As always over at Pop Culture America, we were having such a good time with our guest, the effervescent Gina Philips, that we ran long and didn't have time for my review of ...
Drillbit Taylor (d. Steven Brill)
Back in the dark days of the 1980s (last century!), Saturday morning television was lousy with shows featuring classic cartoon characters magically -- sometimes disturbingly -- morphed into itty bitty little kiddies. There were "Flintstone Kids," and "A Pup Named Scooby Doo," and "Jim Henson's 'Muppet Babies,'" to name a few.
Utilizing the same successful marketing strategy, modern-day comedy impressario Judd Apatow now presents "Judd Apatow's 'Superbad Babies,'" aka, Drillbit Taylor.
Seth, Evan and McLovin ... Excuse me. I mean Ryan, Wade and Emmit are just starting their high school experience when on the very first day, thanks in large measure to a tragic fashion faux pas, they run afoul of McKinley High's resident bully (a blank-faced psychotic played by Elephant's Alex Frost). After suffering the inevitable locker stuffings and bathroom shenanigans, they decide to take matters into their own hands, scrape together a few bucks and hire a bodyguard.
"That's the stupidest idea I've ever heard," says Adam Baldwin in a memorable cameo.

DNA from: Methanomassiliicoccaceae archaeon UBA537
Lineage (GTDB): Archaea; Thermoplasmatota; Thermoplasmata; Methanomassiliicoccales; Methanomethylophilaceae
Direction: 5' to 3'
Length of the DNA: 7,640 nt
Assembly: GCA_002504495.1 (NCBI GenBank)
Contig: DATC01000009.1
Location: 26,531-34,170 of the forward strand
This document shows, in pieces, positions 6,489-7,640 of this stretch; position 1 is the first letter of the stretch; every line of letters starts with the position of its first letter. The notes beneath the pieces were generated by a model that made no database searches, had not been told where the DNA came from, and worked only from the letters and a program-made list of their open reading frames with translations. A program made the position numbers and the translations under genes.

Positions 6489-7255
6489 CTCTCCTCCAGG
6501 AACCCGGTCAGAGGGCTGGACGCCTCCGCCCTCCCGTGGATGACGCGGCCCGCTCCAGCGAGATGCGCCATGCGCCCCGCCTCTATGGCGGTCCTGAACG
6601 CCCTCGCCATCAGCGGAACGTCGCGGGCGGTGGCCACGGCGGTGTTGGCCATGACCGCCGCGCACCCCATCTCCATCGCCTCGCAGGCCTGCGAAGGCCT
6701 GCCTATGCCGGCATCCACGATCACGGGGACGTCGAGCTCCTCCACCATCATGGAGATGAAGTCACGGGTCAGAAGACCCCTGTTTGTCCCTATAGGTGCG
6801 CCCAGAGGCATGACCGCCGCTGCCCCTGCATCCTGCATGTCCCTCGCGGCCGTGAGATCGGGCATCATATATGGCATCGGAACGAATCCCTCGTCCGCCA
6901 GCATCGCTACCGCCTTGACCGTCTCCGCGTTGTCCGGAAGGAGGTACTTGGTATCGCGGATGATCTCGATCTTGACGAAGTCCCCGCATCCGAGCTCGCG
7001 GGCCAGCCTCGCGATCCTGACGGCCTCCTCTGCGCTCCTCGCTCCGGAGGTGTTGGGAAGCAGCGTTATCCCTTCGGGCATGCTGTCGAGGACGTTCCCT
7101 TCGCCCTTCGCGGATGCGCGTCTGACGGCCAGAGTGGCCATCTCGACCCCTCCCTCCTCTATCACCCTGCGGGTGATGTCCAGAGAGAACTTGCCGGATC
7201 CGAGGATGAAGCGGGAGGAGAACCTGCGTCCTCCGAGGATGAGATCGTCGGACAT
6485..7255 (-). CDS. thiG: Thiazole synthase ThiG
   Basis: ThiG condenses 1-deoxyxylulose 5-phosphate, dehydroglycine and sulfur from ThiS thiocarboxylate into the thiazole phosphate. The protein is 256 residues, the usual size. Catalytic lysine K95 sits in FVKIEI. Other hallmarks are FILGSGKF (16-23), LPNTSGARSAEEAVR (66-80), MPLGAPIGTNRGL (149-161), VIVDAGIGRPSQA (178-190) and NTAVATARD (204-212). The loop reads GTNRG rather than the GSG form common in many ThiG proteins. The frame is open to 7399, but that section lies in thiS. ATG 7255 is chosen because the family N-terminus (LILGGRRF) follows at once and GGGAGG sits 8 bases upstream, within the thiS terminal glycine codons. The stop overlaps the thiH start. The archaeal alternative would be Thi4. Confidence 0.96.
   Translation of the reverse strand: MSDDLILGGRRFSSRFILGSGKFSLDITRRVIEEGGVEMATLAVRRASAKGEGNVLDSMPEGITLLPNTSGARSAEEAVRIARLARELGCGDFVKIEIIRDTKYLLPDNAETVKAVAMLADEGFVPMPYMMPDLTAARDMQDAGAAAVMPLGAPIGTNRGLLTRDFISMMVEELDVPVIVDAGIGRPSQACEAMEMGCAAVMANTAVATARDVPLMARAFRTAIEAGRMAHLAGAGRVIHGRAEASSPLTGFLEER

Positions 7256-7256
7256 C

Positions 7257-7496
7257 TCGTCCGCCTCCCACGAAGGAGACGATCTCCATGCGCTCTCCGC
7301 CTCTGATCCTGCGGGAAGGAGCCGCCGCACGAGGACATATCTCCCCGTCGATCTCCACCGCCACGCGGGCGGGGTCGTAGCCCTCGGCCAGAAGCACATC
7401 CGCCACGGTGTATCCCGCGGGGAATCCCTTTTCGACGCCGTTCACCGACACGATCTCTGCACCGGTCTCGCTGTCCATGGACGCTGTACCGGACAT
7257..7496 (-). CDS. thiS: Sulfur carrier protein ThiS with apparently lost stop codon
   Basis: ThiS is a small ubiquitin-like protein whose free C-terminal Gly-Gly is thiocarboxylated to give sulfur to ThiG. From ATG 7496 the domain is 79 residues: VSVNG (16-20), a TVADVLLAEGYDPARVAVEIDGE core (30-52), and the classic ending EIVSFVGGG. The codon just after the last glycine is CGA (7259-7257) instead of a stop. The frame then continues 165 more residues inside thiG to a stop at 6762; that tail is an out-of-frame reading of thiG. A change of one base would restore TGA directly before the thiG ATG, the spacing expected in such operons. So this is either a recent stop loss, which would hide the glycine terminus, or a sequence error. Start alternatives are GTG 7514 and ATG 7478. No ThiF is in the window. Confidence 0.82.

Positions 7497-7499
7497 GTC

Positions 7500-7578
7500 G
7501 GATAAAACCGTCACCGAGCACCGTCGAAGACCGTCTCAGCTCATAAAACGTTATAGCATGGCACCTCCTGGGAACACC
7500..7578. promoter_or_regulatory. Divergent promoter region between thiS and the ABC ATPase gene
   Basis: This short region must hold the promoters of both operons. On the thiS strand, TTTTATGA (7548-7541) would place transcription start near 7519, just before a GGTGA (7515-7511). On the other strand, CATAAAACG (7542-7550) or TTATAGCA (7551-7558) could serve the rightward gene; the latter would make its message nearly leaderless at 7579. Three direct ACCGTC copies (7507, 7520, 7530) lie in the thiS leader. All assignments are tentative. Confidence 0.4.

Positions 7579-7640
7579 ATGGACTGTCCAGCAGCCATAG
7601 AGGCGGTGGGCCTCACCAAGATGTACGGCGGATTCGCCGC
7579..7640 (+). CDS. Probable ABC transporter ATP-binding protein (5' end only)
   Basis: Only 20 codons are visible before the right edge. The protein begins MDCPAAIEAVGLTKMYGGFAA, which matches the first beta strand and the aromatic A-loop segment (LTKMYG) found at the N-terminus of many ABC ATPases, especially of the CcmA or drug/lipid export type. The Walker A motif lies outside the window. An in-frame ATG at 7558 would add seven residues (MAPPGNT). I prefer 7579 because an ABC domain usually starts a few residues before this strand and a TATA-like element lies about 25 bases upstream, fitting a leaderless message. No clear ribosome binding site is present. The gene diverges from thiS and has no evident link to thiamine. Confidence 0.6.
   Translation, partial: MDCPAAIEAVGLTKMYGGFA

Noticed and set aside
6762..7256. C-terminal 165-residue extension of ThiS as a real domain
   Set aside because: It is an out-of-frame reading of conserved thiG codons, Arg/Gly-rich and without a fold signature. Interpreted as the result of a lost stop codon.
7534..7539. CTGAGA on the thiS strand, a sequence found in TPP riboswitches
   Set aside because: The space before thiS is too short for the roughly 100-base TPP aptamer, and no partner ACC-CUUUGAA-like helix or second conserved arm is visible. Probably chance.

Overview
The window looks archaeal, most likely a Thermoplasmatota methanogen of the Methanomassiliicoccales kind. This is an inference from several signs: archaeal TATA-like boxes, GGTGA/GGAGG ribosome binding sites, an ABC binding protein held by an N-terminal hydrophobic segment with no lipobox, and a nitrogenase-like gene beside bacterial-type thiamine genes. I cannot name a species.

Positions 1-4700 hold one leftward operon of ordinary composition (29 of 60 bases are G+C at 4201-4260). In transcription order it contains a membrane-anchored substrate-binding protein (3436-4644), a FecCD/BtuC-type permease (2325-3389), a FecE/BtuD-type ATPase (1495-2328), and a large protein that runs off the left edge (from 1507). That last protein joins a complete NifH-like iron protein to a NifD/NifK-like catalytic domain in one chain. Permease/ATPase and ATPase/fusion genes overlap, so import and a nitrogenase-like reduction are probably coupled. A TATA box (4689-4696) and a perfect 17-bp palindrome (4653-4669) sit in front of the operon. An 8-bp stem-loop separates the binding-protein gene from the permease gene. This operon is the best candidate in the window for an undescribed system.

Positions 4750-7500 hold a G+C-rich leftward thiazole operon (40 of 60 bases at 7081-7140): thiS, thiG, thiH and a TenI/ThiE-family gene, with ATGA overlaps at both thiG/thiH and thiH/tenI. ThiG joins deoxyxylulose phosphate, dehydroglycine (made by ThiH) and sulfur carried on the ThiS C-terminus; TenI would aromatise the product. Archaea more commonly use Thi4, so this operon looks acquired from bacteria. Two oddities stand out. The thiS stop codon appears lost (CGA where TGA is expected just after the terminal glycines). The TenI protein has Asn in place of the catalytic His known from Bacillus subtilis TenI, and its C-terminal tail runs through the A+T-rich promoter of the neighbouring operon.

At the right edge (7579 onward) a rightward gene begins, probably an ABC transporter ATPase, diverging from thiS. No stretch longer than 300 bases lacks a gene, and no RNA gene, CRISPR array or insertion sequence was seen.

The idea becomes stupider still when the only applicant the boys can afford is one Drillbit Taylor, a homeless drifter who subsists by hanging around swanky outdoor cafes and swiping the food rich people leave on their plates. Drillbit claims to be a black ops commando and promises to take the boys under his wing. In fact, he's just planning to rob them blind.
But then -- stop me if you've heard this before -- he takes a shine to the lads and has a Change of Heart.
As Drillbit, Owen Wilson, in his first role filmed after his suicide attempt last year, brings his usual laid-back charm; he's Matthew McConaughey with a broken nose and a shirt. He doesn't dig particularly deep into his bag of tricks here, and I for one would like to see him outside his comfort zone again. Am I the only one who remembers The Minus Man?
But credit where it's due; the Wilson persona fits Drillbit well and he scores some solid one-liners throughout.
The Apatow junior varsity team -- Nate Hartley as the gawky, rail-thin Wade; Troy Gentile as pudgy, rap-happy Ryan; and David Dorfman as hobbit-sized Emmit -- all acquit themselves well, but pale in the obvious comparison to their Superbad doppelgangers. None has the foul-mouthed joie de vivre of Jonah Hill or the transcendent comic timing of Michael Cera.
The Drillbit Taylor script was originally the brainchild of the maestro of High School angst, John Hughes and it shows. The basic plot here would fit neatly as a B-story in Sixteen Candles or Some Kind of Wonderful. Hughes's credit on the film goes to the fictional "Edmond Dantes" and the actual scriptwriters are Kristofor Brown and Superbad's Seth Rogen. The modern sensibilities of Brown and Rogen are an uneasy fit with the classic Hughes style, as the tone of the film never really settles on whether it wants to be goofy-whimsical or semi-serious.
Despite that, there are some comic high points. Drillbit's defense lessons are a hoot and the boys teaching each other how to take a punch killed me.
But there isn't enough of that and the whole affair is too derivative and minor league to recommend.
Like those cartoon shows of the 80s, this is a pale imitation.
2 1/2 stars.